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User:Dh

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Babel user information
de-N Dieser Benutzer spricht Deutsch als Muttersprache.
en-3 This user has advanced knowledge of English.
Users by language

Some links[edit]

Internal[edit]

External[edit]

USAGE[edit]

Formality[edit]

See also: Dr. L. Kip Wheeler's Formality Scale

Formality scale
Very formal, Frozen, Rigid ← FORMAL      Neutral      INFORMAL → Very informal, Casual, Familiar
This diagram is from Quirk et al. (1985), who use the term attitude rather than style or register

informal[edit]

Denotes spoken or written words that are used primarily in a familiar, or casual, context, where a clear, formal equivalent often exists that is employed in its place in formal contexts. Compare similar tag colloquial.

formal[edit]

Describes a context where word choice and syntax are primarily limited to those terms and constructions that are accepted by academia or official institutions as most appropriate and correct.

Actuality[edit]

Actuality scale
obsolete ← archaic ← dated ← NEUTRAL
This diagram was pulled out of thin air by me :)

dated[edit]

Still in use, but generally only by older people, and considered unfashionable or superseded, particularly by younger people. Examples: wireless (in sense "broadcast radio tuner"), groovy, gramophone, gay (in the senses of "bright", "happy", etc.)

Please keep in mind that what may be considered "unfashionable" or "dated" in one region may not be in another, so when in doubt, make a Usage Note stating that the term may be considered unfashionable or dated in some areas.

archaic[edit]

No longer in general use, but still found in some contemporary texts (eg, the Bible). Examples: thou (singular second-person subject; "you"), œconomy Generally understood by educated people, but rarely used in current texts or speech.

obsolete[edit]

No longer in use; found only in very old texts. Examples: zyxt Virtually no one would currently use the word or meaning, and very, very few would understand the word or meaning if it was used in speech or text.

Regionality[edit]

Germany[edit]

  • süddeutsch
  • norddeutsch
  • rhinelandic
  • austrian
  • southeastgerman (of Germany, that is)
  • GDR-german (both a time- and geographical restriction)
  • Ex-GDR-german (both a time- and geographical restriction)
  • ruhrdeutsch

USA[edit]


Spelling Reforms[edit]

Germany[edit]

General[edit]

colloquial[edit]

Denotes words or expressions that likely arose via casual conversational language, and are likely to be used primarily in casual conversation rather than in more formal written works, speeches, and discourse. Compare similar tag informal.

figurative[edit]

Not literal. Of words in metaphorical usage, such as 'pig' of a greedy person, or metonymic, as 'crown' to mean the monarchy.

vulgar[edit]

Language considered distasteful or obscene.

slang[edit]

Denotes language that is unique to a particular profession or subject, i.e. jargon. Also refers to the specialized language of a social group, sometimes used to make what is said unintelligible to those who are not members of the group, i.e. cant. Such language is usually outside of conventional usage, and is mostly inappropriate in formal contexts.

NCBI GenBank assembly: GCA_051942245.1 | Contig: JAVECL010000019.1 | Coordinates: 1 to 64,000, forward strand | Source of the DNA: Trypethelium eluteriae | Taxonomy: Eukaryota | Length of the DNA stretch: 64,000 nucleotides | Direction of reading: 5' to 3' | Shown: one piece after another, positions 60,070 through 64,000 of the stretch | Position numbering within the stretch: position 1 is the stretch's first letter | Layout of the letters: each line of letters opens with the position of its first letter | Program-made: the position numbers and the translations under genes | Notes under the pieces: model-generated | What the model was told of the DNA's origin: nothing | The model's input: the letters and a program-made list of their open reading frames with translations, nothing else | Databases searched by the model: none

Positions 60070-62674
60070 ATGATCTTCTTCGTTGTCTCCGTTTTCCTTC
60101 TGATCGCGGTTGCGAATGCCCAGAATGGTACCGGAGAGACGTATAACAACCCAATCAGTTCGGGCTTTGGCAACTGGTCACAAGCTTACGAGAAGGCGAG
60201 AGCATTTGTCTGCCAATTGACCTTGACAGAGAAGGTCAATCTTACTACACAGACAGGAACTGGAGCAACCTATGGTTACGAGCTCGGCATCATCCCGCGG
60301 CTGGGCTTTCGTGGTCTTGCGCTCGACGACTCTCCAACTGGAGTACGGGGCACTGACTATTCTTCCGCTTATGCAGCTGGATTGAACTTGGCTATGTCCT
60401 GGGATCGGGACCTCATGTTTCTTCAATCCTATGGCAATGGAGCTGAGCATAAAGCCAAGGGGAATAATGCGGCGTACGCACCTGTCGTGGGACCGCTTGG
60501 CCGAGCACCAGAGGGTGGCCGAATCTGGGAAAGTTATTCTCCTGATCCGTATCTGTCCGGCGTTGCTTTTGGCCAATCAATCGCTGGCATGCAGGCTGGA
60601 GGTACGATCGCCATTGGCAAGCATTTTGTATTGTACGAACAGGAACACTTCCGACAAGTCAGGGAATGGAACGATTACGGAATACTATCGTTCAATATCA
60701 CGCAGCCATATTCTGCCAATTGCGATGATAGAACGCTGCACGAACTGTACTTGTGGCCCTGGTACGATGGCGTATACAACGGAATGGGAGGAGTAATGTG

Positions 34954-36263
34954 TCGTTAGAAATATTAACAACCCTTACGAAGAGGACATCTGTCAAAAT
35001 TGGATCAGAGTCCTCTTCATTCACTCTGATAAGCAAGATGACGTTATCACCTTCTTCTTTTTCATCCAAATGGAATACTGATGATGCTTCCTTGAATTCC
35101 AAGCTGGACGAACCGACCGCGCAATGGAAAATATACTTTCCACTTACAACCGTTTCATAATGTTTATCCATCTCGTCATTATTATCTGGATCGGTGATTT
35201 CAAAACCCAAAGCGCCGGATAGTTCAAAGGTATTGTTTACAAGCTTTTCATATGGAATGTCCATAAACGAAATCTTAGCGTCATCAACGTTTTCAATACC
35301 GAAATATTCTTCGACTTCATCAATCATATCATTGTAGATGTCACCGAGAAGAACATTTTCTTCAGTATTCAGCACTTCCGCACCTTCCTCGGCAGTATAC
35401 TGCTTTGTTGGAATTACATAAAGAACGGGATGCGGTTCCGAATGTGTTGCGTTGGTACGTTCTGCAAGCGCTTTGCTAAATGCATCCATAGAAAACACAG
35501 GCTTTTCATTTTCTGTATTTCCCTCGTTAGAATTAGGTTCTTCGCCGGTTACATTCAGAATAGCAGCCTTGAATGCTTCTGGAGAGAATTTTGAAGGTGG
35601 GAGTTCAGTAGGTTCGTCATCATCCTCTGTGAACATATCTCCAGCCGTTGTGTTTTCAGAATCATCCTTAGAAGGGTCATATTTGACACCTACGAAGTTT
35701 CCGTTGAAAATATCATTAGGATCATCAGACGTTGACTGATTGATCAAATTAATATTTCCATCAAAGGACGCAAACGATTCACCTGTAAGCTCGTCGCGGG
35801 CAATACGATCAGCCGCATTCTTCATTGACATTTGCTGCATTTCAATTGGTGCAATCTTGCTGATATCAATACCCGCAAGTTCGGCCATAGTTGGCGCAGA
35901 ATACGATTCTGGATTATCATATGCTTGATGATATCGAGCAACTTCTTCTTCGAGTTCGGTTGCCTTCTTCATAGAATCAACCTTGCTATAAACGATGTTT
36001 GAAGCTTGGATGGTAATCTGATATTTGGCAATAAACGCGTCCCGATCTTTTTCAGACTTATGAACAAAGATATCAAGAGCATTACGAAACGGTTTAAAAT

cant[edit]

Language of a social group, sometimes used to make what is said unintelligible to those who are not members of the group. Such language is usually outside of conventional usage, and is mostly inappropriate in formal contexts.

vernacular[edit]

Language of a place, or local group of people. It is often of an origin deep in history, and usually spoken only in a limited geographical area, such as a village, town, valley, or city. Often hard to understand, or unintelligible for foreigners, or distant foreigners. Often depending on a Dachsprache for neologisms. Use in formal contexts varies widely from absolutely not accepted in some places over permissible in local contexts and events, and unrestricted use, to uses with some pride in other places.

pejorative[edit]

offensive[edit]

euphemistic[edit]

Denotes spoken or written words that are less vulgar or less offensive than the ones it replaces. (Is it the opposite of pejorative or offensive? I'd say it's the opposite of offensive.)

poetic[edit]

childish[edit]

avoidance[edit]

Denotes a word standardly used to replace a taboo word.

jargon[edit]

TOPIC[edit]

This is a subject list I found on the web (www.dict.cc) and it might be useful as a start to work with. Some of these subject probably can be classes, like TM, Disney, weapons etc., and some can be deleted.

  • acc. Accounting / Buchführung
  • admin. Administration / Verwaltung
  • advert. Advertising Language / Werbesprache
  • agr. Agriculture / Agrarwirtschaft (Landwirtschaft)
  • anat. Anatomy / Anatomie
  • archaeo. Archaeology / Archäologie
  • archi. Architecture / Architektur
  • armour Armour / Rüstungen
  • art Art / Kunst
  • astron. Astronomy / Astronomie
  • astronau astronautics / Astronautik, Raumfahrt
  • audio Audiology / Hörgeräte, Akustik
  • automot. Automotive Engineering / Automobiltechnik
  • aviat. Aviation / Luftfahrt
  • bibl. Biblical / biblisch
  • bike Bicycle / Fahrrad
  • biochem. Biochemistry / Biochemie
  • biol. - DefinedMeaning:biology (384) biology / Biologie
  • biotech. Biotechnology / Biotechnologie
  • bot. Botany, Plants / Botanik, Pflanzen
  • brew Brewing / Bierbrauen
  • chem. Chemistry / Chemie
  • climbing Climbing, Mountaineering / Bergsteigerei
  • clo. Clothing / Kleidung
  • comm. DefinedMeaning:trade (economic) (3812) Commerce / Handel
  • comp. Computer / Informatik
  • constr. Construction / Bauwesen
  • cos. Cosmetics / Kosmetikprodukte
  • cryst. Crystallography / Kristallographie
  • curr. Currencies / Währungen
  • cuss Cuss / Schimpfwort
  • dance Dance / Tanz
  • dent. Dental Medicine / Zahnmedizin
  • Disney Disney Characters, Titles, Places / Disney-Bezeichnungen
  • drugs Drugs / Drogen
  • econ. Economy / Ökonomie, Ökonomik, Wirtschaft
  • educ. Education / Ausbildung
  • electr. Electrical Engin., Electronics / Elektrotechnik, Elektronik
  • engin. Engineering / Ingenieurwesen
  • entom. entomology / Entomologie, Insektenkunde
  • envir. Environment / Umwelt
  • equest. Equestrianism / Reitsport
  • ethn. Ethnology / Ethnologie
  • EU European Union / Europäische Union
  • F Fiction / Names and Titles in Literature, Film, TV, Arts
  • fashion Fashion / Mode
  • film Film / Film
  • fin. Finance / Finanzen
  • FireResc Firefighting & Rescue / Feuerwehr & Rettungsdienst
  • food Foodstuffs Industry / Lebensmittelindustrie
  • for. Forestry / Forstwissenschaft, Forstwirtschaft
  • furn. Furniture / Möbel
  • games Games / Spiele